Cameron Neylon, et al. Microbiol Mol Biol Rev. 2005 September;69(3):501-526.
11.
FIG. 6.

FIG. 6. From: Replication Termination in Escherichia coli: Structure and Antihelicase Activity of the Tus-Ter Complex.

The crystal structure of the Tus-TerA complex, PDB code 1ECR (85). Three views of the Tus-Ter complex are shown. The top view is looking down the DNA from the nonpermissive face of the complex. The middle view is rotated 90° from the first to show the front of the complex. The bottom view, rotated a further 90°, is along the DNA from the permissive end of the complex. The permissive and nonpermissive faces are indicated in the middle view. The balls indicate the (5′) strands that would pass through the central channel of the DnaB helicase. Images of protein structures in this and succeeding figures were generated in SWISS-PDB VIEWER version 3.7 (http://ca.expasy.org/spdbv/) (56) and rendered using POV-RAY version 3.1g.watcom.win32 (www.povray.org).

Cameron Neylon, et al. Microbiol Mol Biol Rev. 2005 September;69(3):501-526.
12.
FIG. 5.

FIG. 5. From: Replication Termination in Escherichia coli: Structure and Antihelicase Activity of the Tus-Ter Complex.

Replisome of E. coli and mechanism of replication fork arrest by a Tus-Ter complex. (A) The replisome moving along the DNA template approaches Tus, and the DnaB helicase assists primase to lay down the last lagging-strand primer. (B) DnaB helicase action isblocked by Tus, and DnaB dissociates from the template. (C) DNA polymerase III (Pol III) holoenzyme completes leading-strand synthesis up to the Tus-Ter complex and (D) synthesizes the last Okazaki fragment on the lagging strand, which will eventually be ligated by DNA ligase to the penultimate fragment following removal of its RNA primer by DNA polymerase I (not shown). (E) The holoenzyme then dissociates, leaving a Y-forked structure that is single stranded on the lagging strand near the Tus-Ter complex.

Cameron Neylon, et al. Microbiol Mol Biol Rev. 2005 September;69(3):501-526.
13.
FIG. 2.

FIG. 2. From: Replication Termination in Escherichia coli: Structure and Antihelicase Activity of the Tus-Ter Complex.

Protein-protein interactions in the Escherichia coli replisome as it approaches the Tus-Ter termination block. (A) The DNA polymerase III (Pol III) holoenzyme is an asymmetric dimer containing 10 different subunits that include the twin polymerase (α) subunits that simultaneously replicate the two strands of the DNA template. (B) The replisome is a multiprotein complex made up of the DnaB helicase, the DnaG primase, and the Pol III holoenzyme. Each replicated strand commences with a short RNA primer synthesized by DnaG primase recruited from solution by interaction with DnaB. Single-stranded DNA is protected by SSB. Adapted from Fig. 2 of reference 153 with the permission of the authors.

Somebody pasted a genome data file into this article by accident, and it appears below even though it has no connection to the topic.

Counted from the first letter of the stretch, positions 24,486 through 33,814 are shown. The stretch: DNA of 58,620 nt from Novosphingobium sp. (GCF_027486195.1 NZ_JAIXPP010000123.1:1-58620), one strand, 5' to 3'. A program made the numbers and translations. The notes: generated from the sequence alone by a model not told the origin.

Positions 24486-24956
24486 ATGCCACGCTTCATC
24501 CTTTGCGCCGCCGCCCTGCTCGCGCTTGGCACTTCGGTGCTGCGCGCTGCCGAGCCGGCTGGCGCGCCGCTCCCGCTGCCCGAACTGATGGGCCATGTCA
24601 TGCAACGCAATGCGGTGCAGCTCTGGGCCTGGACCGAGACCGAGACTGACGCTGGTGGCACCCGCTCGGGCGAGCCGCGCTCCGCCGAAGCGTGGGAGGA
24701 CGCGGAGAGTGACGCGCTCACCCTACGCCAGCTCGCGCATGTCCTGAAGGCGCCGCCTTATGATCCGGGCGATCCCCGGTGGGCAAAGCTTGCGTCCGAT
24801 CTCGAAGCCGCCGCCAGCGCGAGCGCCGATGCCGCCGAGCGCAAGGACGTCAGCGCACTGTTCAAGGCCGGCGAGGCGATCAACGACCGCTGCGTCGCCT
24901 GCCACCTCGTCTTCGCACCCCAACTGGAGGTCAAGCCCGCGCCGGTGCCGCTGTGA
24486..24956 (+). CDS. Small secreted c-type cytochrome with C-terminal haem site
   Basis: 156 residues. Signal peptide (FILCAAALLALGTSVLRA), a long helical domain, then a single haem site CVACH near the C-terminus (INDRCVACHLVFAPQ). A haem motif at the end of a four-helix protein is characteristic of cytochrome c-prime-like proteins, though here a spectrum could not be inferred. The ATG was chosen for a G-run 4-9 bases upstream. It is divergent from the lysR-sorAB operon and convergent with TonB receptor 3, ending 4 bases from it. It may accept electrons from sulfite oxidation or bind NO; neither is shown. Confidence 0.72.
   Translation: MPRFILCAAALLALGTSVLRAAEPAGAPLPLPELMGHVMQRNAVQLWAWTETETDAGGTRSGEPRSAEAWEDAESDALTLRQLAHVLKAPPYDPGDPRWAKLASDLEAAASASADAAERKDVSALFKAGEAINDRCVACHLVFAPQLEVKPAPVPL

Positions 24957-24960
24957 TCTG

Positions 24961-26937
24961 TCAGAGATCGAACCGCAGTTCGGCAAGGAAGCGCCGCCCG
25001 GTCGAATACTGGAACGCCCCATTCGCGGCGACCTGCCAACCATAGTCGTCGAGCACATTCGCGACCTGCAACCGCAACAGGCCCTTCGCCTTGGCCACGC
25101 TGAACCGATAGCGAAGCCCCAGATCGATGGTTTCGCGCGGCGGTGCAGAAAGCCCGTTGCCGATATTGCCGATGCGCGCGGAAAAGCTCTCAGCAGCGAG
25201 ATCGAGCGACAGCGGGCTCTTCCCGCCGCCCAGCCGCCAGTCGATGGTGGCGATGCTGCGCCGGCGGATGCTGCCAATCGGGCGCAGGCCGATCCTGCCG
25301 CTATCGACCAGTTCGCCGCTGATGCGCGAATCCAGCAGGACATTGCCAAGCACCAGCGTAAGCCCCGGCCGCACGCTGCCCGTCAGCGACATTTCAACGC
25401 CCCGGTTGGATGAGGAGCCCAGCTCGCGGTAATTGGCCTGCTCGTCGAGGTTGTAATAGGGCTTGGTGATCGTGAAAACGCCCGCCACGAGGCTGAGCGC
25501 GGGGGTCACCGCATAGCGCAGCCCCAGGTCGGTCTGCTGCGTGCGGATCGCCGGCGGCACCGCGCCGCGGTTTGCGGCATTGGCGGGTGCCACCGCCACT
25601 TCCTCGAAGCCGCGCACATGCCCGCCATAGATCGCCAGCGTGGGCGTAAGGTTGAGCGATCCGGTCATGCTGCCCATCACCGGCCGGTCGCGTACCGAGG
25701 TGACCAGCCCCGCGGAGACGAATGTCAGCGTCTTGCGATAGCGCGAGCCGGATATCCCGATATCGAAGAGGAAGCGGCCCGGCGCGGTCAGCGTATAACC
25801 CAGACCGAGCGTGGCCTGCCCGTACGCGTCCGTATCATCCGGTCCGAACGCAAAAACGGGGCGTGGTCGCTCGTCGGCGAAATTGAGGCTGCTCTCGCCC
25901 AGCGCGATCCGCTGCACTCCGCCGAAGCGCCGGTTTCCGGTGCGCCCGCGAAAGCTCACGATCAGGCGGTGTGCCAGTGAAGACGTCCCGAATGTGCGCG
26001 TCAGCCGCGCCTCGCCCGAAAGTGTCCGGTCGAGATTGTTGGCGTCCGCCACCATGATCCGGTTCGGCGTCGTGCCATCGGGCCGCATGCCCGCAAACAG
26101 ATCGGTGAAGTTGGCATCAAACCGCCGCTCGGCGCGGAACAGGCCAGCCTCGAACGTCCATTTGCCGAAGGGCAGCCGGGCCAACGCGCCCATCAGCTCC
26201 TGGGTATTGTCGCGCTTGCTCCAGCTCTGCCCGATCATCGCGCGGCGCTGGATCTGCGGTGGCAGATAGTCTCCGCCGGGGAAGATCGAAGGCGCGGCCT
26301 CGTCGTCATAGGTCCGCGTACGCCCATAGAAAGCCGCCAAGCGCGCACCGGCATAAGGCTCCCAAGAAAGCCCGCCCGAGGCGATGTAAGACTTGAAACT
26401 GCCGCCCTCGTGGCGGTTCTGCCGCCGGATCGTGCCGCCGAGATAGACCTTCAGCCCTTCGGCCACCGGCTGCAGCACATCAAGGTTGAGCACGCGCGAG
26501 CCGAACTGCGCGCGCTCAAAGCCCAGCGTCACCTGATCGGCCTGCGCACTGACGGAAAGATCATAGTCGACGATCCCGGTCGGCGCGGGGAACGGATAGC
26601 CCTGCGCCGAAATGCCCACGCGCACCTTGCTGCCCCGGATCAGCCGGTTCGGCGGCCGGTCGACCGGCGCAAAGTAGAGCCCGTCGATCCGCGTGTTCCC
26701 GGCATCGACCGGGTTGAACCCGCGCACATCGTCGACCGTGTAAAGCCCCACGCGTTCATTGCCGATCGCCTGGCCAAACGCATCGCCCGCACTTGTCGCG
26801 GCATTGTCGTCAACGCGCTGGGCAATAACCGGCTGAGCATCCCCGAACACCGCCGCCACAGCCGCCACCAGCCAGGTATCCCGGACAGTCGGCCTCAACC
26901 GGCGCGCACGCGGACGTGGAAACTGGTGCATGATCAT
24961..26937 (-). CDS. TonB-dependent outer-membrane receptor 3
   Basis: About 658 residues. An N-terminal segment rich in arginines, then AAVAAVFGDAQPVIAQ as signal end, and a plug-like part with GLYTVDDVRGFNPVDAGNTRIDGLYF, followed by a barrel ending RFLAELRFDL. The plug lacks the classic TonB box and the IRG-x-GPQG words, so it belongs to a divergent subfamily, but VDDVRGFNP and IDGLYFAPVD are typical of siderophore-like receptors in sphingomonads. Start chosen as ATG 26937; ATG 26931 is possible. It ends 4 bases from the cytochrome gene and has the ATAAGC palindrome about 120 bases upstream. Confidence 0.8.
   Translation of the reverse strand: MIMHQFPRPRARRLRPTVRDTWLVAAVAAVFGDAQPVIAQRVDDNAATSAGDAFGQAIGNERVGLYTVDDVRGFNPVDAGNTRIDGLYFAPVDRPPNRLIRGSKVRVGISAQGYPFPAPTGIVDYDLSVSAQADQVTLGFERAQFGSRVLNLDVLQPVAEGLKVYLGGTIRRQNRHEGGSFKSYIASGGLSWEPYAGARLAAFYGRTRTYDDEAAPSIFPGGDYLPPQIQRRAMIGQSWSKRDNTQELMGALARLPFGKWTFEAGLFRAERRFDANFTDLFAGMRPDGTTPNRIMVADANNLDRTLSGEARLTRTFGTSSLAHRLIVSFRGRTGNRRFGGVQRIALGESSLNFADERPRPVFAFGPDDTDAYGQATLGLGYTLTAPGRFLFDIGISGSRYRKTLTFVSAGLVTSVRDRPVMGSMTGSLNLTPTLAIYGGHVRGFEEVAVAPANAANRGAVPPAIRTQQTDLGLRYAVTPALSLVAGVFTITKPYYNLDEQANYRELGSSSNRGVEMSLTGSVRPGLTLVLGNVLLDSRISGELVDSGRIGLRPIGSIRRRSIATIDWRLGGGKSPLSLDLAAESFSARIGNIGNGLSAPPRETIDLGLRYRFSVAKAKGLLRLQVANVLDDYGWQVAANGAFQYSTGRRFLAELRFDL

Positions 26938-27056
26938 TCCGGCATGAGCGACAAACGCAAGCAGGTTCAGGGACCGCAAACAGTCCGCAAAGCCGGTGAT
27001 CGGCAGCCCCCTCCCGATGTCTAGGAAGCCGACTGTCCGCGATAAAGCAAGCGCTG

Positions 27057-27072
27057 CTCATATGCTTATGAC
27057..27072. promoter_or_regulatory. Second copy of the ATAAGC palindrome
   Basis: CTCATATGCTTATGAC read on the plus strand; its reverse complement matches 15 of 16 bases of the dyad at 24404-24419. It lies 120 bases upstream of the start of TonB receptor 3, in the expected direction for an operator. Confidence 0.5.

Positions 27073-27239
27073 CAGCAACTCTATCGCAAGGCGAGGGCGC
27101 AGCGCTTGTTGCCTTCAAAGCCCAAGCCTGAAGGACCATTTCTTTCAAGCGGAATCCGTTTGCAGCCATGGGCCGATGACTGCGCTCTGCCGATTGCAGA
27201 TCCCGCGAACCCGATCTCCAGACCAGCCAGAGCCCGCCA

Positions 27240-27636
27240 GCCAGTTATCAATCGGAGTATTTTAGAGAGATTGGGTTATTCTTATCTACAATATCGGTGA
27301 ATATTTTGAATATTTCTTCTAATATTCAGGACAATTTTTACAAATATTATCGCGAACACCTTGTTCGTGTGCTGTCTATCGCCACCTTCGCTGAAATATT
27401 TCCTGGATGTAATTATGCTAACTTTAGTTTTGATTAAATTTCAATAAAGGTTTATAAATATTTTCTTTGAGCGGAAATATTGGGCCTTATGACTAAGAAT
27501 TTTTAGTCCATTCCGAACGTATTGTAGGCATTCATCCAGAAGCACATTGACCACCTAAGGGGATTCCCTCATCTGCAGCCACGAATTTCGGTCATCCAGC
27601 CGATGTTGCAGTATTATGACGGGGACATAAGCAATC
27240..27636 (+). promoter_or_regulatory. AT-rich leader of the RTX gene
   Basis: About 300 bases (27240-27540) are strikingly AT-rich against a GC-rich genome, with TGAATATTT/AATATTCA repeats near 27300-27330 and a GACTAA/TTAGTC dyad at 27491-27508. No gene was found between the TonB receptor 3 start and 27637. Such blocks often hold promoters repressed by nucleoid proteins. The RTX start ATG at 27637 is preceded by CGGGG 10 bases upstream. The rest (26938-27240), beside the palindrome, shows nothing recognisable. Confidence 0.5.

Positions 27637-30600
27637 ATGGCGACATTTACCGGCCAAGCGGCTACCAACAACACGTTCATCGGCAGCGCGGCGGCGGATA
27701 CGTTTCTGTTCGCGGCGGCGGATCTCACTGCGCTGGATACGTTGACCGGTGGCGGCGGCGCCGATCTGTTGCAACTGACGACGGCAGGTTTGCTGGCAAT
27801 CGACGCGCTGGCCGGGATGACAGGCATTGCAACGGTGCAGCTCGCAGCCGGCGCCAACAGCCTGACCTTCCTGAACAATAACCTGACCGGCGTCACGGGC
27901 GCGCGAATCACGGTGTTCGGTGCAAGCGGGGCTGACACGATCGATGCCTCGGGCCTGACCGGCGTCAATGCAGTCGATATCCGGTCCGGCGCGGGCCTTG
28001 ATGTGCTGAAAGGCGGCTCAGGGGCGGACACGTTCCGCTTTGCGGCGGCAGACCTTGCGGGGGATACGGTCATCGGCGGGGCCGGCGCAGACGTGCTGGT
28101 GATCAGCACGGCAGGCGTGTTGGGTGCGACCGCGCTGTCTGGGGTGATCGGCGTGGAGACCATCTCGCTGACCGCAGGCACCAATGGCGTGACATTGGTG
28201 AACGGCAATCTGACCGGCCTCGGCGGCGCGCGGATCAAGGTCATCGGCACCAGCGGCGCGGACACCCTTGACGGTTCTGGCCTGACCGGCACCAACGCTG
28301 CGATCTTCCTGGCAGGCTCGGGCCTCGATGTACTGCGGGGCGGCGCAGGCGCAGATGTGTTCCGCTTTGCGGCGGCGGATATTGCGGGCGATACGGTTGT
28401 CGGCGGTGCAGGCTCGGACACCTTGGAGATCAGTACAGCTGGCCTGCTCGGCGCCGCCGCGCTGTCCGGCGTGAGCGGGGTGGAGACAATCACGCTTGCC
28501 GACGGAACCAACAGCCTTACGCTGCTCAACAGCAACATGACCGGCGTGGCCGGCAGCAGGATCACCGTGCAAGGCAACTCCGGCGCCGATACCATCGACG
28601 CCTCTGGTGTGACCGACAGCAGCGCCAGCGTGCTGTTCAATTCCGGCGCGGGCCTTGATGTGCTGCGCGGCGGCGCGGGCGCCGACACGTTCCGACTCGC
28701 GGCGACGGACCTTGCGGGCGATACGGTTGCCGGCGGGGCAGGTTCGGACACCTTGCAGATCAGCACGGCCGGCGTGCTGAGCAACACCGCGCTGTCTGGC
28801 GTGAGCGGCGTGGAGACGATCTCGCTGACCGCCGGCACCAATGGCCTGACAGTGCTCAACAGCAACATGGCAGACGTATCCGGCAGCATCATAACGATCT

Cameron Neylon, et al. Microbiol Mol Biol Rev. 2005 September;69(3):501-526.
14.
FIG. 13.

FIG. 13. From: Replication Termination in Escherichia coli: Structure and Antihelicase Activity of the Tus-Ter Complex.

Reconstruction of model atomic resolution structures of the DnaB helicase with threefold (A and C) and sixfold (B and D) symmetries. The helicase would approach the Tus-Ter complex with the upper face in C and D. Atomic resolution structures of the T7 gene 4 helicase domain (green) (157) and the N-terminal domain of DnaB (blue) (46) were docked into electron density maps determined by electron microscopy. The arrows in A indicate regions of the helicase structure that penetrate the electron microscopy surface envelope in the compressed helicase domains, suggesting that additional conformational changes in the atomic structure are necessary to fit the electron microscopy map. In both the threefold and sixfold models, there is additional unfilled density between the helicase and N-terminal domain (D, red arrow) that is likely due to 51 residues of the linker region not accounted for in the atomic structures. The figure is reproduced from reference 176 with permission from the Journal of Molecular Biology.

Cameron Neylon, et al. Microbiol Mol Biol Rev. 2005 September;69(3):501-526.
15.
FIG. 12.

FIG. 12. From: Replication Termination in Escherichia coli: Structure and Antihelicase Activity of the Tus-Ter Complex.

Sequence alignment of some Tus and Tus-like proteins. An alignment of the Tus protein sequences from E. coli, Salmonella enterica serovar Typhimurium, Klebsiella pneumoniae subsp. ozaenae, and Yersinia pestis, along with sequences of Tus-like proteins from the R394 plasmid of S. enterica serovar Typhimurium and the Rts-1 plasmid of Proteus vulgaris, was carried out and colored using the default parameters in CLUSTAL_X (64). Essentially, residues are colored where more than a given percentage of residues belong to one class: cyan, aliphatic and hydrophobic residues; orange, basic residues; purple, acidic residues; green, neutral hydrogen bonding residues. All glycines are colored brown, and all prolines are colored yellow. Secondary structure elements from the Tus-Ter crystal structure are shown above the alignment. Residues that make DNA backbone contacts in the crystal structure are shown with a blue block above the alignment. Those residues that make sequence-specific contacts with the Ter DNA are shown with a red block. Tus and Tus-like proteins were identified using PSI-BLAST (4).

Cameron Neylon, et al. Microbiol Mol Biol Rev. 2005 September;69(3):501-526.